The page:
Friday, November 20, 2009

Momentum Mori: TWENTIETH CENTURY (1934)



A zany screwball masterpiece where for once all three of those words are stunningly apt, Howard Hawks' TWENTIETH CENTURY is a must-see regardless of its flaws and PS - it's called that cause it's on the train, the 20th Century Limited, that runs from New York to Chicago; it's not one of those historical odes to a simpler more morally repressive time that make you sleepy with all the trotted-out old frilly clothes and quaint old aunt spinsters. This has John Barrymore as more or less himself, born under the sign of Sagittarius ("That's the Archer!!") harassing Carole Lombard, all night long, and her realizing they're both trapped within the confines of a frame that's both coffin and hall of mirrors as well as stage and screen, but Jaffe at least pursues the illusion they can escape it any time. The Dutch act, it's called. Theater is the only escape from death, but in TWENTITETH CENTURY, death is the only escape from theater.

I mention the frilly old clothes because TWENTIETH CENTURY is one of the more self-reflexively psychedelic of all the old pre-code comedies, and the ponderous trappings of costume drama are clearly Jaffe's stock and trade; but the film is not at all like that, only awake and alert in the way it explores the nature of persona, of mask-wearing, of "Who am I this Time?"-style thespian identity melt-down, and how through this melt-down and this alone one can begin to 'wake up' out of one's life the way one wakes from a dream or is knocked from perfect communion with a film by the need to pee.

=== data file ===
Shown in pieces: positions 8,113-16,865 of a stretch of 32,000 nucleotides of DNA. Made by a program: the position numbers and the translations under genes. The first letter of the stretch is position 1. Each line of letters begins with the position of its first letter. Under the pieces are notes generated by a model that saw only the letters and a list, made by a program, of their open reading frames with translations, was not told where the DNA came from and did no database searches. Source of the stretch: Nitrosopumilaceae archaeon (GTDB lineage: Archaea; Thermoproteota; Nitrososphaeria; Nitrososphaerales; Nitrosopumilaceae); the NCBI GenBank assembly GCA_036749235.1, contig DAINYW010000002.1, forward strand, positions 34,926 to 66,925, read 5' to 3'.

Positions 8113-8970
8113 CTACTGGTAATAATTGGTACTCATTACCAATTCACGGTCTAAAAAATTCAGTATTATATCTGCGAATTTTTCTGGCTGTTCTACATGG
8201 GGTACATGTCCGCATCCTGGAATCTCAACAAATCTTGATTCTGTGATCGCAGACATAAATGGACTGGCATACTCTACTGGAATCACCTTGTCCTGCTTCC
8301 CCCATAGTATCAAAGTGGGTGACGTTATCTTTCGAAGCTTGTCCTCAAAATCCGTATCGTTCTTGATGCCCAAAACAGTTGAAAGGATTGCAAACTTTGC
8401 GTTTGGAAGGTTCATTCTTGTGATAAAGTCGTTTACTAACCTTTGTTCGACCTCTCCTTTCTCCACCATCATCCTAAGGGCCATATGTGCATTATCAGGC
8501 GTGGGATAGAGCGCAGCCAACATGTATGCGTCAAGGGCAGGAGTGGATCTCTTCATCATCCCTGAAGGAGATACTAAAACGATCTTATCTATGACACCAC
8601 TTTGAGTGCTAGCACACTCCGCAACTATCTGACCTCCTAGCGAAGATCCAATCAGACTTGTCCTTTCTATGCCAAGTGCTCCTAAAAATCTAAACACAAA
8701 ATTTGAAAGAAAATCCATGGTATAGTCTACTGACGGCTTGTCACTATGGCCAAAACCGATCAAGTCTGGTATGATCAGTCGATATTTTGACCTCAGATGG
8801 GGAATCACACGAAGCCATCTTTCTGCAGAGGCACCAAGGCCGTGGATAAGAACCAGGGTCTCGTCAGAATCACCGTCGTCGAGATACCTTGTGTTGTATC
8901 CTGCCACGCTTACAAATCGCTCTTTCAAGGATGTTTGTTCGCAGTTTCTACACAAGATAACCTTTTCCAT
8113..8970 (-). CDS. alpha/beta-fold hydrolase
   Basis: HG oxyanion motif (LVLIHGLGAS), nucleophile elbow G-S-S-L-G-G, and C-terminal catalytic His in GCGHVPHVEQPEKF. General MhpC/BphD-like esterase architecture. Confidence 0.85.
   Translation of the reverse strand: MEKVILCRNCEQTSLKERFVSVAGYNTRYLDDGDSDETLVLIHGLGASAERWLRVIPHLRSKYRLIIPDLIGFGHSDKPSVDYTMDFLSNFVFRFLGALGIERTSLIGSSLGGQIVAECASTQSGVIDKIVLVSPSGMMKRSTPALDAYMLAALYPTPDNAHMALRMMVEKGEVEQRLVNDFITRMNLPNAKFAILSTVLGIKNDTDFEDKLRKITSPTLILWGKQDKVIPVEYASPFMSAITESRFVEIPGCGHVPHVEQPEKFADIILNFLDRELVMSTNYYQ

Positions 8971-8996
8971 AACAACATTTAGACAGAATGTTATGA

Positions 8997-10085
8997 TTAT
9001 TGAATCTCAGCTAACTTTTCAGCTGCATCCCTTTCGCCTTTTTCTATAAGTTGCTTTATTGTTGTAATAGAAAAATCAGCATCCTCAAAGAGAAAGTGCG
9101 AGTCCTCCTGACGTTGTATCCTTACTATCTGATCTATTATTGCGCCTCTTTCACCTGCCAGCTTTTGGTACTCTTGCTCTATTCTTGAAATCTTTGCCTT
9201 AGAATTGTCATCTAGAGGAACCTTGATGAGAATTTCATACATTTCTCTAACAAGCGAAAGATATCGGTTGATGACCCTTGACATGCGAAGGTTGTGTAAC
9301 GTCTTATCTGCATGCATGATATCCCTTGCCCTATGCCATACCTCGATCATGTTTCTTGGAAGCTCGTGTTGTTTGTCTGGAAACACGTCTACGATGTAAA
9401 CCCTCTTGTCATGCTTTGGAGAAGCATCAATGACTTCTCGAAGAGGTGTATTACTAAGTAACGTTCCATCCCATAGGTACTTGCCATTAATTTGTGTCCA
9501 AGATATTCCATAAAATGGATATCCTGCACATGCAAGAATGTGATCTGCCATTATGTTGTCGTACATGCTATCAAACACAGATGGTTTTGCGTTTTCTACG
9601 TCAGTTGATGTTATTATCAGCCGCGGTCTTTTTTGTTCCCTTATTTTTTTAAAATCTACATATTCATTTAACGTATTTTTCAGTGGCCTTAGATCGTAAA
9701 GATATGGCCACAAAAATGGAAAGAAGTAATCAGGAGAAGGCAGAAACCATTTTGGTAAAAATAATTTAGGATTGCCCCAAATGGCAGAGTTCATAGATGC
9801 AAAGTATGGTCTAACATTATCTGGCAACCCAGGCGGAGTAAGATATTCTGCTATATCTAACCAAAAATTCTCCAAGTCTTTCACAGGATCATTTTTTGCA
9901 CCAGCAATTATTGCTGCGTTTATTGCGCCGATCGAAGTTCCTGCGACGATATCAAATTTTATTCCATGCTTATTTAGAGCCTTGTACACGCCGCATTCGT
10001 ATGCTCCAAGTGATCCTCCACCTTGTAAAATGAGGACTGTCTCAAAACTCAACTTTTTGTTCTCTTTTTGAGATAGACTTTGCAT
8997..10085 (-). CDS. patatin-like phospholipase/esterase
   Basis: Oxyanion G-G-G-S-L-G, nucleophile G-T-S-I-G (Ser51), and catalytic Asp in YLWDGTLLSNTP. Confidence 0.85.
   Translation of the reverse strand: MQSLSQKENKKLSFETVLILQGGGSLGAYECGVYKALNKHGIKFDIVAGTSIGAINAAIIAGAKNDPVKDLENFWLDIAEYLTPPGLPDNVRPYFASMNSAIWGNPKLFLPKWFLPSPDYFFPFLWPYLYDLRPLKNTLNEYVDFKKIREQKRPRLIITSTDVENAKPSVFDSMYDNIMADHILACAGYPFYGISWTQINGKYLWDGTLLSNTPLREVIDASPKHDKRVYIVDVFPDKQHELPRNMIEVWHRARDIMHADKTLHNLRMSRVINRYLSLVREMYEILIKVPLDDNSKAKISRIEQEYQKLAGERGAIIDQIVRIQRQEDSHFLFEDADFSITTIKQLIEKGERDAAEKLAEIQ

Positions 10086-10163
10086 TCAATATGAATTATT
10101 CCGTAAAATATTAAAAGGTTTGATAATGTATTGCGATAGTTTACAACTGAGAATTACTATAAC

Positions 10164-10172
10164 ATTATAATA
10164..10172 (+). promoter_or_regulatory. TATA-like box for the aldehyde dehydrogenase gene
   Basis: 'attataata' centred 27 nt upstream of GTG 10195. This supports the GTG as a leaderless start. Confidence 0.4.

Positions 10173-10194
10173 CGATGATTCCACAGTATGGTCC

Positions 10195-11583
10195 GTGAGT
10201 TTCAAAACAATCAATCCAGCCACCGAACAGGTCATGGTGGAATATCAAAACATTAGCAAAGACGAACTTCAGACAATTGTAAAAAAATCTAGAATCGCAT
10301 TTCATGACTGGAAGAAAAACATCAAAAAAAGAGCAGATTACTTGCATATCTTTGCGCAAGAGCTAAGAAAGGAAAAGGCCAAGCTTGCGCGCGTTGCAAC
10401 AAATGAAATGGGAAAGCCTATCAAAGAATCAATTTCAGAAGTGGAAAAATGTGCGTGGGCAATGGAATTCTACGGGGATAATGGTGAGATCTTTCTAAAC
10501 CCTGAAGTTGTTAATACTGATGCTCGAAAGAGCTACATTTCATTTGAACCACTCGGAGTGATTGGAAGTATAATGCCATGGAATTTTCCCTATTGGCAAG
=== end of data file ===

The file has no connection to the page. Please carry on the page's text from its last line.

Consider Barrymore's co-star, a young girl named Jane Alice Peters who changed her name to Carole Lombard, here playing a girl named Mildred Plotka who is redubbed Lilly Garland so she can play Mary Jo in Jaffe's latest southern Gothic melodrama. "You're not Lilly Garland anymore," Jaffe coaches his terrified new protege, still under the delusion her name is Milred Plotka. "You're little Mary Joe. The scene is pure purple!"

Howard chugged along with a Ben Hecht-Charles McArthur script, adapted from Charles Millholand's play, Napoleon of Broadway, of which I profess to know little, except that Alec Baldwin played the Jaffe in a stage version a few years back. I do know Hecht is one of my writer gods. He wrote SCARFACE (1933) and NOTHING SACRED (1937) just for starters. Perhaps it was years as a reporter and theater wit that left him witch such a rare ability to stare death and dysfunction straight in the face and laugh, wryly. Or maybe it was just that he liked to write on trains (back when Broadway artistes like himself did ride the Twentieth Century Limited back and forth from New York to Hollywood) and trains give one time to muse and reflect and notice the way one's dim reflection in the window rolling through endless wheat fields begins to look like a skull, and time and distance blur all meaning so that if you keep your eyes unfocused, you can see Death there, waving, right outside your peripheral vision the way a director might wait right off the stage during a show.